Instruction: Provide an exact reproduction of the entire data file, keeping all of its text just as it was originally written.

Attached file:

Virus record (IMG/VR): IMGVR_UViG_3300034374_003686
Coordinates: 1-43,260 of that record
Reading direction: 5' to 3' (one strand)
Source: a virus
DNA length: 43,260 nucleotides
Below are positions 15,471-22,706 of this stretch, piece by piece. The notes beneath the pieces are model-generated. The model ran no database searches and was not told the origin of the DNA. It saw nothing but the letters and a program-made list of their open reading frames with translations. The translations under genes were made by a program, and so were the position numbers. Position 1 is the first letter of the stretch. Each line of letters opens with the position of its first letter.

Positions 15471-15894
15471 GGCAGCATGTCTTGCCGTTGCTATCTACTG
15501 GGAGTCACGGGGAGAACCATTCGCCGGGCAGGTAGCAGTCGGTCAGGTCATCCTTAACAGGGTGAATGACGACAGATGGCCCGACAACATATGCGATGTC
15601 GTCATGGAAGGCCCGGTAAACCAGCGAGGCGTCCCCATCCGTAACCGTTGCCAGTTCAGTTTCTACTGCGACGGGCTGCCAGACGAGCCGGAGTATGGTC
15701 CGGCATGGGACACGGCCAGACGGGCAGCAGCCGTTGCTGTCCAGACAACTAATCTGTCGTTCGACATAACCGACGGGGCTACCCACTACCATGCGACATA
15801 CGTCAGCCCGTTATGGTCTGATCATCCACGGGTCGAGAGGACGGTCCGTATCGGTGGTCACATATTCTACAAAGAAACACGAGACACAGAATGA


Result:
Virus record (IMG/VR): IMGVR_UViG_3300034374_003686
Coordinates: 1-43,260 of that record
Reading direction: 5' to 3' (one strand)
Source: a virus
DNA length: 43,260 nucleotides
Below are positions 15,471-22,706 of this stretch, piece by piece. The notes beneath the pieces are model-generated. The model ran no database searches and was not told the origin of the DNA. It saw nothing but the letters and a program-made list of their open reading frames with translations. The translations under genes were made by a program, and so were the position numbers. Position 1 is the first letter of the stretch. Each line of letters opens with the position of its first letter.

Positions 15471-15894
15471 GGCAGCATGTCTTGCCGTTGCTATCTACTG
15501 GGAGTCACGGGGAGAACCATTCGCCGGGCAGGTAGCAGTCGGTCAGGTCATCCTTAACAGGGTGAATGACGACAGATGGCCCGACAACATATGCGATGTC
15601 GTCATGGAAGGCCCGGTAAACCAGCGAGGCGTCCCCATCCGTAACCGTTGCCAGTTCAGTTTCTACTGCGACGGGCTGCCAGACGAGCCGGAGTATGGTC
15701 CGGCATGGGACACGGCCAGACGGGCAGCAGCCGTTGCTGTCCAGACAACTAATCTGTCGTTCGACATAACCGACGGGGCTACCCACTACCATGCGACATA
15801 CGTCAGCCCGTTATGGTCTGATCATCCACGGGTCGAGAGGACGGTCCGTATCGGTGGTCACATATTCTACAAAGAAACACGAGACACAGAATGA